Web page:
There are four basic accounting concepts. The concepts define and explain the guidelines that must be followed when handling business accounts. Below are the four basic accounting concepts and a brief summary of each concept
. Accumulation Concept
According to the Accrual Accounting Concept, transactions from transactions and income from transactions are recognized when they occur, even if the funds or assets have not actually been exchanged between the entities involved in the transaction. For example, a dentist Dr. Payne orders and receives 6 months of toothpaste for $ 500 in January. Even if he does not pay for the toothpaste in February, Dr. Payne still fixes the $ 500 liability in January and does not wait until February because he owns the goods and has to pay them to the supplier. The supplier of the tour is counted as selling toothpaste to Dr. Payne.
2. Consistent concept
The accounting officer used a certain accounting method, these methods should be applied for all other periods for accounting purposes. The accounting method is only to be changed if there is a valid reason for the change. For example, if a bookkeeper starts using a double-entry accounting method from January, the double entry method will continue to apply for the remainder of the accounting period. You should not start using the double-entry method and suddenly go through the medium-term accounting cycle of one-time accounting method for an unidentified, valid reason. This means that all accounting methods and procedures should be consistently applied to ensure that information is comparable between periods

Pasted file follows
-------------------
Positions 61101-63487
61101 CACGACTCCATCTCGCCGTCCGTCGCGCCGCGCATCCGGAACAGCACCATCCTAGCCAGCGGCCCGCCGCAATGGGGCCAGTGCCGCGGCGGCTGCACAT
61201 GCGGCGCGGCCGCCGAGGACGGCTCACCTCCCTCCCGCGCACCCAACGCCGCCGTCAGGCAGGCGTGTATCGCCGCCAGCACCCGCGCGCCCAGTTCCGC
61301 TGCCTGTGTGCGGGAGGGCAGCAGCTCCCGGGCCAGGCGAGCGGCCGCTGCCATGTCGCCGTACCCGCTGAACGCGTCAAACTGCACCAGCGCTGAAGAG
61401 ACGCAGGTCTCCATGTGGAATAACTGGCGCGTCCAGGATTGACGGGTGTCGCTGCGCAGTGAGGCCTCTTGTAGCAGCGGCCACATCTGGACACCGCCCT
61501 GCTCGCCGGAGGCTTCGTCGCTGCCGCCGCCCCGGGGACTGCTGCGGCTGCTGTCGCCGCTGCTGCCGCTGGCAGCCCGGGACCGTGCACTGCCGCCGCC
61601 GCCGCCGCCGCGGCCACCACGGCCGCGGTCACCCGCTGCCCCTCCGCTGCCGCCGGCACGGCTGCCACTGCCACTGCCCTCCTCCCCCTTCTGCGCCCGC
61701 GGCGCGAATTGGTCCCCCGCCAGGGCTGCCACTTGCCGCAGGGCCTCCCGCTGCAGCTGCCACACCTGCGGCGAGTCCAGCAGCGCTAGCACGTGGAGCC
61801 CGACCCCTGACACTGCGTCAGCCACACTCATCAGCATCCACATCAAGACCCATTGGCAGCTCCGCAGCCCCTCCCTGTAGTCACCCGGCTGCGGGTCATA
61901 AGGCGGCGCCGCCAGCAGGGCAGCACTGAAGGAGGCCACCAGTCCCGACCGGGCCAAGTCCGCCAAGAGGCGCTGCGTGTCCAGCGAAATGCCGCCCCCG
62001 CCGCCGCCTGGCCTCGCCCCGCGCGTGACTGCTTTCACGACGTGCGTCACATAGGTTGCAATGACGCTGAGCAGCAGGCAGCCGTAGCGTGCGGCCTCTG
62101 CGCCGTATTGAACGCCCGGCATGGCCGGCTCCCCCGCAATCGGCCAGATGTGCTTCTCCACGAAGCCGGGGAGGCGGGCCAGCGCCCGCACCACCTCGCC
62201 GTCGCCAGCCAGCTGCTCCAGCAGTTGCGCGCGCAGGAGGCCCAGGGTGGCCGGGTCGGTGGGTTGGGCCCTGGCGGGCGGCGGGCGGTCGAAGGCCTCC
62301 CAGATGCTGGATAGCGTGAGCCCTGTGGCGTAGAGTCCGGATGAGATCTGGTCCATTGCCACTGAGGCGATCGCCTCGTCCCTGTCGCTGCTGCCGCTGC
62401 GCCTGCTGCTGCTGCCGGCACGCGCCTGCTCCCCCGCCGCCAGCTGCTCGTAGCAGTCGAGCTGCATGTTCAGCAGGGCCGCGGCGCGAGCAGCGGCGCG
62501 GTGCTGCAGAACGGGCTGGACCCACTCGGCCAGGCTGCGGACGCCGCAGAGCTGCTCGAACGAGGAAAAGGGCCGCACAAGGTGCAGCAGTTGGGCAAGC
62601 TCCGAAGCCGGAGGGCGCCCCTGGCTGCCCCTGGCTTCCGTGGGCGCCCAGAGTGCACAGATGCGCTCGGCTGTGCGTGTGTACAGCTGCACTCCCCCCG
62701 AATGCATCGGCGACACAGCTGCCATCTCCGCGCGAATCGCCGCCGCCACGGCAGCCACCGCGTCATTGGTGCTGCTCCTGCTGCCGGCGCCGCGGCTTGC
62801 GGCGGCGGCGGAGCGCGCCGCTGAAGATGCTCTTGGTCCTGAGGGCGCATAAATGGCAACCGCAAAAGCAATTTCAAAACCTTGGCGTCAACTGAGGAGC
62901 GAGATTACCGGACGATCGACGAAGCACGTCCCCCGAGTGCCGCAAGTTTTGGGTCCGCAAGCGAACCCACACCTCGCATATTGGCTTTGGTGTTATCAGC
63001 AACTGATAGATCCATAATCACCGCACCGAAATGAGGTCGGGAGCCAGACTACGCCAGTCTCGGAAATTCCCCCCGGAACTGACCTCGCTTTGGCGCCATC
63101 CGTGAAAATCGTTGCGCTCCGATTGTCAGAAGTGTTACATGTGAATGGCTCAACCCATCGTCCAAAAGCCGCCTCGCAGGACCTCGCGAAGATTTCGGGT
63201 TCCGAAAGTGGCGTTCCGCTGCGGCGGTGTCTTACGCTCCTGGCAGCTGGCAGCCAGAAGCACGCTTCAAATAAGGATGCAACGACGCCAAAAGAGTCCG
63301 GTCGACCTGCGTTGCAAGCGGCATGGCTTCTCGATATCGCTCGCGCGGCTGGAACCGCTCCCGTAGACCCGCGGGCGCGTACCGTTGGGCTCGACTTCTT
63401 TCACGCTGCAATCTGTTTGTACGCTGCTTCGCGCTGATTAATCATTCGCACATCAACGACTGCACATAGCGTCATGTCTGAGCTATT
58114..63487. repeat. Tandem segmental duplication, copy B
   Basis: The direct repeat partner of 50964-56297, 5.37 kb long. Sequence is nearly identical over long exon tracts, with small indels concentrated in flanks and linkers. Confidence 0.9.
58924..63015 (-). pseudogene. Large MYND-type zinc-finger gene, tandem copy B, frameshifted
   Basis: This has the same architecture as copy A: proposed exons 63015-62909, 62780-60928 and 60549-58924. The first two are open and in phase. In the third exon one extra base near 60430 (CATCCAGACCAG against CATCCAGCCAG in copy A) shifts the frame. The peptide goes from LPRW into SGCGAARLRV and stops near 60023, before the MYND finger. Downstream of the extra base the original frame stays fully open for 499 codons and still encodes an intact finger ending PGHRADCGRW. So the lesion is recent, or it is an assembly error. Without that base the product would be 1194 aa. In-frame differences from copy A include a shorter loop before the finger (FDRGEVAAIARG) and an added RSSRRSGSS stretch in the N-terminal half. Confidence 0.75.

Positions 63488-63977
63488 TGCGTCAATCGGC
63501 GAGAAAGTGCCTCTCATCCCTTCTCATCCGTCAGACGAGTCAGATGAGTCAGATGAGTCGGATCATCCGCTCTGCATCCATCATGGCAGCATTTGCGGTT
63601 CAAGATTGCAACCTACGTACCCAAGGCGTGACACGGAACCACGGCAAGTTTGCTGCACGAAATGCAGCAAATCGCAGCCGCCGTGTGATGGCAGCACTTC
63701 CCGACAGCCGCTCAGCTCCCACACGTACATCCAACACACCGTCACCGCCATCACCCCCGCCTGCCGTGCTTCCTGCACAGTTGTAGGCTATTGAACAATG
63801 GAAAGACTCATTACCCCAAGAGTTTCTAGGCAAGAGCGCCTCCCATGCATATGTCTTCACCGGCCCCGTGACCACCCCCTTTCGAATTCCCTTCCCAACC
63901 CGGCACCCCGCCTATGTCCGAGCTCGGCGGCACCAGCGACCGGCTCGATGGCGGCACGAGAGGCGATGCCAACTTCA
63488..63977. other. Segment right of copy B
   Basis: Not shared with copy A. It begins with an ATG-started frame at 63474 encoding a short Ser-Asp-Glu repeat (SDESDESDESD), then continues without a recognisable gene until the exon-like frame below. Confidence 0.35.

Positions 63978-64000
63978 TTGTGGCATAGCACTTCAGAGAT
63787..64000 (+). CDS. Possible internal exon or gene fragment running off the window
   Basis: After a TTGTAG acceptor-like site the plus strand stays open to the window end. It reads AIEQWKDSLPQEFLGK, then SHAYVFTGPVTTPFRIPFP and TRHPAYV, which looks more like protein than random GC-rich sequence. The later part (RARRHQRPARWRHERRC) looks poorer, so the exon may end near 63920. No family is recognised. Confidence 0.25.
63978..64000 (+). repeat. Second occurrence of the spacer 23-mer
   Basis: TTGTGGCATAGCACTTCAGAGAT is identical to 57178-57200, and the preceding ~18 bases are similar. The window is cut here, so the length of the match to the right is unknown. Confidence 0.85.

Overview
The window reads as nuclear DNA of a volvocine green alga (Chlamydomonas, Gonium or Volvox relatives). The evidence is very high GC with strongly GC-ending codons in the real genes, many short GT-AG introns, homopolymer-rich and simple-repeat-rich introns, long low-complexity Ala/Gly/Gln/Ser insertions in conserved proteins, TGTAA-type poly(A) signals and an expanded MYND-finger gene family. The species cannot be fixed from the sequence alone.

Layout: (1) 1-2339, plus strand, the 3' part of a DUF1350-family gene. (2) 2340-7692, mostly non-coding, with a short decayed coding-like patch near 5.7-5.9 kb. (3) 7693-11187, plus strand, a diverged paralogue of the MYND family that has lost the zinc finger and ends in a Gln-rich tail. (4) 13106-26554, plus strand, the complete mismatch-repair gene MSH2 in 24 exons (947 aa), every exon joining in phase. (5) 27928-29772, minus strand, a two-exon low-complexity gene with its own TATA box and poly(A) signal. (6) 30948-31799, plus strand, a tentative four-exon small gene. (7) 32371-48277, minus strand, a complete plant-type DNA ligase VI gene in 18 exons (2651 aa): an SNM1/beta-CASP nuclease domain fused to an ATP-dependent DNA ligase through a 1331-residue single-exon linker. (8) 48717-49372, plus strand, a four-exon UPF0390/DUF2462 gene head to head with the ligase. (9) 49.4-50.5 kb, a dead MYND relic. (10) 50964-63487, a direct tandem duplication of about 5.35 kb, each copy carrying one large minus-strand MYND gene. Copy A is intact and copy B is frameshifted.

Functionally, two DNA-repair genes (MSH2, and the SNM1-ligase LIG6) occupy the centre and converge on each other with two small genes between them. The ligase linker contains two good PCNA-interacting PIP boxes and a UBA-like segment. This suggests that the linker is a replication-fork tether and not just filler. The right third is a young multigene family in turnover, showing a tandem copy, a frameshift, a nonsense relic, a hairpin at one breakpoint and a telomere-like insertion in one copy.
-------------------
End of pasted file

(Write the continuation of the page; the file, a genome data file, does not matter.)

. Going Concern Concept
When handling a business account, an auditor must assume that business is viable and will work in the foreseeable future. If the auditor has any reason to believe that the enterprise will not remain viable for the foreseeable future, the enterprise must disclose the reasons for the conclusion in its financial statements. If the accountant believes the company is not doing business and there is not enough evidence to prove the opposite, the accountant can simply include a statement in the financial statements that he believes but can not prove that the business is not will remain viable.
4. Prudential Concept
Obligations are included in the balance sheet, even if only such obligations exist, even though they are potentially potential. However, revenue is only recognized in the financial statements if the business has such revenue and has already collected or collecting cash or other assets in the future. If there is any doubt about this or there is no strong legal basis for revenue recognition, it is not included in the accounting books. This concept helps businesses make provision for potential losses, not only to make losses, and not to mislead the revenue they simply expected but not yet earned.
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